Not long ago, rumors were circulating about the Obama campaign sponsoring an entry in a NASCAR event. The rumors proved to be untrue, but if the deal had panned out, I wonder if it might not have looked something like this...
The scene: Moody’s Truck Stop and Repair, on I-85 about ten miles outside of Charlotte, N.C. The phone rings. A wiry, grizzled little man in dirty overalls and a baseball cap bearing the Red Man chewing tobacco logo – the owner, Floyd Moody - wipes his hands on a kerosene-soaked rag, and answers.
Floyd: Moody’s Truck Stop and Repair.
Caller (in a smooth voice, like a can of Pennzoil softly glopping into a funnel): Hello, Mr. Moody. My name is David Plouffe. Perhaps you’ve heard of me?
Floyd (scratches his chin in thought): Let’s see now…Plouffe….Plouffe…Um, naw, I don’t recollect…Wait a minute. You’re not that independent hauler who pulled in here last year in a pink Mack truck, are ya? The one with the big trailer that had a picture of a tube a’ KY Jelly on the sides? Got roughed up by some of the boys over to Melissa’s diner? ‘Cause iff’n it’s you, I can tell ya, none a’ my mechanics had nuthin’ to do with it.
Plouffe: No, no. I’m the campaign manager for Senator Barack Obama.
Floyd: Well, ya’ll are barkin’ up the wrong tree, Mister. In the first place, I’m supportin’ McCain, and in the second place, even if I was votin’ for your guy, they wouldn’t be no money involved. See, my wife Ada jes’ had a hip replacement…
Plouffe: No, you misapprehend me, Mr. Moody.
Floyd: I what?
Plouffe: You misunderstand. The Obama campaign doesn’t want you to give us money; we want to give you money.
Floyd: Come again?
Plouffe: You used to sponsor a NASCAR race team, didn’t you?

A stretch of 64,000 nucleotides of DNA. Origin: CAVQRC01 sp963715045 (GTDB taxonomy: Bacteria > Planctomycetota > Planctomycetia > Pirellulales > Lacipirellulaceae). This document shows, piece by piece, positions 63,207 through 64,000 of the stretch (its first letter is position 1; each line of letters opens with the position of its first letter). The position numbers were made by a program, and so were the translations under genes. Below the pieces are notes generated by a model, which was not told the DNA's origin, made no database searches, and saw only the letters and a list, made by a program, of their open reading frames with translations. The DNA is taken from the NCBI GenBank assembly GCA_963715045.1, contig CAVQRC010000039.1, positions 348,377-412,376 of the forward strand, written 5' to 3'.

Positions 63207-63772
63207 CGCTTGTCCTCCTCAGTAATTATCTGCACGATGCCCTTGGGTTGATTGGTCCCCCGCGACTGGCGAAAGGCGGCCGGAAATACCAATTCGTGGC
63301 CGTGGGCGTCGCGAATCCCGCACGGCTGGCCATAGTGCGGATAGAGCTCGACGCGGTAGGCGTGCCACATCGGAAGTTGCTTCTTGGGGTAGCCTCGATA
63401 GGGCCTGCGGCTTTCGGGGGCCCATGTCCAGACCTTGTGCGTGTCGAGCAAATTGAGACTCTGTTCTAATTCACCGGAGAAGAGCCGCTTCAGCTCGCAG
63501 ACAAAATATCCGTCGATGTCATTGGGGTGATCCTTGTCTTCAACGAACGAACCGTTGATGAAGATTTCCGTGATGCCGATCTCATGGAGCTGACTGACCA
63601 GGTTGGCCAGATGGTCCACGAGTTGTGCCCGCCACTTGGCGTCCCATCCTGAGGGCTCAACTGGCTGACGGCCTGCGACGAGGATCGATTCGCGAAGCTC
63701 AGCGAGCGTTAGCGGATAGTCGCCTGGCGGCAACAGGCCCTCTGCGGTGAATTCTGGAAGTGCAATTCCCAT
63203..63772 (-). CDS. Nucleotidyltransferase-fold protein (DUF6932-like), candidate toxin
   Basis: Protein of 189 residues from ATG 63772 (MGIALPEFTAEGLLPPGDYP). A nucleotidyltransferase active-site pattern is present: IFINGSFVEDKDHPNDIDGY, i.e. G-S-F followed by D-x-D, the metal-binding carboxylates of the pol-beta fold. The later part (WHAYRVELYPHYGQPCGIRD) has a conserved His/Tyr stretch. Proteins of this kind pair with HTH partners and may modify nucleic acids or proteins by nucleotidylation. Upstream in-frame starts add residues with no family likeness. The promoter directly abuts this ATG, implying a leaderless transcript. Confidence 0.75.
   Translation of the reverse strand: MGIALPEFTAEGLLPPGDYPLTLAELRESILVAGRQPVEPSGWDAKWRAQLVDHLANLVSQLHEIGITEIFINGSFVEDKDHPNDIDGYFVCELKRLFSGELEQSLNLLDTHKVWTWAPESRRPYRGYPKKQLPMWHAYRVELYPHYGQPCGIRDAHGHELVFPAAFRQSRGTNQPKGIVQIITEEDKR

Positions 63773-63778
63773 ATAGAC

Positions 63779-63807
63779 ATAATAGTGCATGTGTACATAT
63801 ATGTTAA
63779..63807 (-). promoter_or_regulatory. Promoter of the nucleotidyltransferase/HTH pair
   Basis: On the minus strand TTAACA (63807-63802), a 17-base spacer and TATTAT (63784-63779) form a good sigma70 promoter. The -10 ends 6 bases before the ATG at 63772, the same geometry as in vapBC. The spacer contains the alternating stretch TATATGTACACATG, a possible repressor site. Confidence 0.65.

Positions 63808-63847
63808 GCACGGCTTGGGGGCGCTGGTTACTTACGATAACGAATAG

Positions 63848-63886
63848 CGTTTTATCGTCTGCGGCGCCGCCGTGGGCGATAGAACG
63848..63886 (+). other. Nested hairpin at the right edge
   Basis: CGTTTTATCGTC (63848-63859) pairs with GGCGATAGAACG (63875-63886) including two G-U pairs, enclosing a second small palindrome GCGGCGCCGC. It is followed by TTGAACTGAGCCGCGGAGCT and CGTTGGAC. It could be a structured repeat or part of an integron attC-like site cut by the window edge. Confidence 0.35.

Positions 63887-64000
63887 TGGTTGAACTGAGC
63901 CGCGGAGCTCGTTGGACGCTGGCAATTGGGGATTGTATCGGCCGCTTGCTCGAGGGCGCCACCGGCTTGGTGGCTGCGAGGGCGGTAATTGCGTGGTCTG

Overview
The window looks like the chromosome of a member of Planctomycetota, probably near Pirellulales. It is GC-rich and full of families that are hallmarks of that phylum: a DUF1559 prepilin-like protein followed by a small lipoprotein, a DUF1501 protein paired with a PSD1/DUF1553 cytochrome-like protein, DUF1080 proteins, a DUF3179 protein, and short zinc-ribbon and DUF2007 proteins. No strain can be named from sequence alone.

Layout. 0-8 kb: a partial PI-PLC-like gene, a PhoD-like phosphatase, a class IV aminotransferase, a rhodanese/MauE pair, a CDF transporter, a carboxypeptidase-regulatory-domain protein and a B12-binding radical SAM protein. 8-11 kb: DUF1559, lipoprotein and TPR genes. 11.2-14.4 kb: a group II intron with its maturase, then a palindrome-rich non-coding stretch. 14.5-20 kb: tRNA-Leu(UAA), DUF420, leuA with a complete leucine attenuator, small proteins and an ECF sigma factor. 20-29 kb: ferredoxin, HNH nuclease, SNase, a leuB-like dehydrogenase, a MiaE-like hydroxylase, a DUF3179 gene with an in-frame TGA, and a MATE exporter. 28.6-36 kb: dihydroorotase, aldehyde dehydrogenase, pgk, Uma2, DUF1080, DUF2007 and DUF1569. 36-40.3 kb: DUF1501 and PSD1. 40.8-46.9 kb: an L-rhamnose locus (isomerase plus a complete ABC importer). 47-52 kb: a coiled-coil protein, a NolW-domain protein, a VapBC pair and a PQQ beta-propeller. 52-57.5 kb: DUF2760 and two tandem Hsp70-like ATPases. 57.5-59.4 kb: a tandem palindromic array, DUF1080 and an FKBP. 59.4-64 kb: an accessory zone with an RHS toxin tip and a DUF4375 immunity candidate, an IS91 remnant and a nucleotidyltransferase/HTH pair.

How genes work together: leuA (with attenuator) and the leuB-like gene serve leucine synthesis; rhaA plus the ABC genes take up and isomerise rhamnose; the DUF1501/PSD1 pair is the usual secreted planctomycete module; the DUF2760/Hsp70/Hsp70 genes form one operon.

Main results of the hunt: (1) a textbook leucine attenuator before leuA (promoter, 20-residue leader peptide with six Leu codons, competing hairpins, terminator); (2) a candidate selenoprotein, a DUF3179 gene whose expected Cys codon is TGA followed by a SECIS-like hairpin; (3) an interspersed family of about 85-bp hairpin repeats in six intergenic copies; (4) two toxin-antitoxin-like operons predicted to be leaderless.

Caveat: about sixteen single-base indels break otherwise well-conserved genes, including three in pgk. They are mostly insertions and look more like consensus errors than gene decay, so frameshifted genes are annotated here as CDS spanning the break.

Floyd: Yeah, my repair shop here ran a car seven or eight years ago. Got too expensive for us, though, and we folded the operation up.
Plouffe: But you still know the ropes. You’ve got some men you can put together on short notice to staff a pit crew.
Floyd: I reckon so. ‘Course, could be kinda hard to pick up a driver on short notice. And what about the car?
Plouffe: The Obama campaign can provide a car, and a driver for the main race. We just need some fellows in the pit who can take care of the car and give us some tactical advice, and a driver who can do the qualifying rounds. And we’ll pay you well.
Floyd: I might get Earl Hunneycutt to drive the qualifyin’ laps; I ‘spect he’s out on parole now. But, as I said, me an’ the boys all support McCain; though I s’pose we could wear sunglasses and false beards – y’know, to protect our honor. Ya’ll pay well, is that what I heard ya say?
Plouffe: Very well, Mr. Moody.
Floyd: W-e-l-l, Ada has been wantin’ one of them fanny tucks. See, the other night down to Smokey’s Tavern, we was sittin’ at the bar soakin’ on a coupla beers, and when we got up to leave, Ada’s bar stool followed her out.
Plouffe: Really, Mr. Moody, I don’t need to know…
Floyd: Didn’t even notice till we climbed into the car an’ her head poked through the sun roof like the top of a Christmas tree.